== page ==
Microsoft not meeting EU antitrust requirements

21 March 2005 The European Commission (EC) has said that Microsoft is not doing enough to meet the sanctions it imposed on the company for breaking European anti-trust law.

The software company was fined €497 million in 2004 for using its dominance in the desktop software market to the disadvantage of competitors in other sectors. The EC ordered the company to take measures to increase the interoperability of its packages with those of rival software producers.

The EC has expressed its dissatisfaction with the way in which Microsoft has adhered to one particular requirement – allowing other developers to access the code for its server software.

After the trial, Microsoft put developer licences for its server packages up for sale. Although the company had been permitted to charge for these licenses, the European Commission has said that it considers the license fees too expensive.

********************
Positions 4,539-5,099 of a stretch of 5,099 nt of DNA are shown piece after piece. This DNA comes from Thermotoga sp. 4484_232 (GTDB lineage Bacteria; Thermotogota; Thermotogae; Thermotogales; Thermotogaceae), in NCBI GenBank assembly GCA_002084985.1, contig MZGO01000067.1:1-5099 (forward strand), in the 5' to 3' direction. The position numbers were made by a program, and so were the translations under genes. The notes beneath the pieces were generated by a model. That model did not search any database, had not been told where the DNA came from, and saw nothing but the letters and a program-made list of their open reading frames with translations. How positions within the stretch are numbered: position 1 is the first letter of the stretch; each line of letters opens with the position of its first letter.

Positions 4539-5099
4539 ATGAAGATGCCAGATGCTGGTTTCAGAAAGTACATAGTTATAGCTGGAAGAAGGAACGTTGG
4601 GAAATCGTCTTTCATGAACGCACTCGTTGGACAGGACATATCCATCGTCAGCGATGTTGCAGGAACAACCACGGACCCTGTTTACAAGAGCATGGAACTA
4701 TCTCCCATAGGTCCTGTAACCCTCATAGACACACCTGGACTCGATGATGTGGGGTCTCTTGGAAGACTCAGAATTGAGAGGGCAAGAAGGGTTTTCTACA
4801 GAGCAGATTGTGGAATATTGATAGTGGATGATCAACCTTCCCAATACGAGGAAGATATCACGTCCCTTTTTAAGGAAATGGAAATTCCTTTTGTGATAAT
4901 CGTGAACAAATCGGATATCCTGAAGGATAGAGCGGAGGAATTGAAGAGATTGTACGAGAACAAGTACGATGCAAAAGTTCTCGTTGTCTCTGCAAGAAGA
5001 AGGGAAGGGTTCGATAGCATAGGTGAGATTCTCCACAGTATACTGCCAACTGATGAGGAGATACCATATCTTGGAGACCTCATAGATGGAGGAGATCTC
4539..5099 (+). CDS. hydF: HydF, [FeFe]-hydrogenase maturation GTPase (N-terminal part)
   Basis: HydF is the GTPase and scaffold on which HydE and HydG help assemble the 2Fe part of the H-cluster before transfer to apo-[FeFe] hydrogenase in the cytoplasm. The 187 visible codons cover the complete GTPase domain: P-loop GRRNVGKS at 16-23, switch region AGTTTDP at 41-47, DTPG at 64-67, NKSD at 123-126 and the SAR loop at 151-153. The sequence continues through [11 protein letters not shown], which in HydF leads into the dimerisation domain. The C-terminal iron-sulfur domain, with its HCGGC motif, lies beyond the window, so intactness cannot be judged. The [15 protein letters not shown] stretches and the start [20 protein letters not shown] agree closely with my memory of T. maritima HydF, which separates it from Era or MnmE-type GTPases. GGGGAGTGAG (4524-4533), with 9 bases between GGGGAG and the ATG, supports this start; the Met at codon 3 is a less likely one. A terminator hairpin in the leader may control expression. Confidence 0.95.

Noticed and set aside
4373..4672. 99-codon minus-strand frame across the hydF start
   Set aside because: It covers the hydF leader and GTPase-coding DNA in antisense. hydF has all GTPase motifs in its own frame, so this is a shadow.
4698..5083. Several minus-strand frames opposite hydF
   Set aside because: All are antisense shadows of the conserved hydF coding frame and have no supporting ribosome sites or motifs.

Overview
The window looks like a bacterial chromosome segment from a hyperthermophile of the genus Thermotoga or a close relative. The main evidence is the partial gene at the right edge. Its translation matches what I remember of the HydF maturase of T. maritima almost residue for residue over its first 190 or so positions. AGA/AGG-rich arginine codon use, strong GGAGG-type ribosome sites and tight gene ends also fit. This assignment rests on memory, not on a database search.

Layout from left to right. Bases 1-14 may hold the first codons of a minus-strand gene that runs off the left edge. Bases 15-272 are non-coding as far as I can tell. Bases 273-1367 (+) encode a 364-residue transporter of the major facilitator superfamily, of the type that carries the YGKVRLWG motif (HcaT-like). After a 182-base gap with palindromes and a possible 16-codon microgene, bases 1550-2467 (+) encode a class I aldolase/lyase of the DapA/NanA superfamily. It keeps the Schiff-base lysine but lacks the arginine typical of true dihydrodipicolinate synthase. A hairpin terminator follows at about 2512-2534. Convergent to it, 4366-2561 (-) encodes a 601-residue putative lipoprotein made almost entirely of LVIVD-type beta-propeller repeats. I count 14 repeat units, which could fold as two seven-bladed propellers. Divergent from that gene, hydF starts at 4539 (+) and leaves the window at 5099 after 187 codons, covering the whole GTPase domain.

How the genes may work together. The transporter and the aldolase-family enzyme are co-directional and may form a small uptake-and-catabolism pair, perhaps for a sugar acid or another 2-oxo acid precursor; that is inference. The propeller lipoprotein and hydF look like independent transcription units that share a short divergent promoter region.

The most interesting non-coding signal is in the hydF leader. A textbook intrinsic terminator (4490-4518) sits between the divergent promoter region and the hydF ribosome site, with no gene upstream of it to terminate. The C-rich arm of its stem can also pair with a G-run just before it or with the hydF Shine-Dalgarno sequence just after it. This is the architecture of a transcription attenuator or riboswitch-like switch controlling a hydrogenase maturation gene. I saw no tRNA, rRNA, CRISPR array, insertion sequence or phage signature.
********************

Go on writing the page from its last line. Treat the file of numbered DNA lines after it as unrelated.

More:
“The level of royalties [Microsoft would receive from the licences] would be unjustified,” said EC spokesperson Jonathan Todd.

Should the EC’s demand not be satisfactorily met by Microsoft, the company could face fines of up to five percent of its daily global sales, roughly $5 million a day.

“The Commission remains patient, but there are limits to the patience we are prepared to show,” said Todd. “The ball is now in Microsoft’s court and I am sure they will come back to us shortly on these issues.”

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Ben Rossi

Ben was Vitesse Media's editorial director, leading content creation and editorial strategy across all Vitesse products, including its market-leading B2B and consumer magazines, websites, research and...

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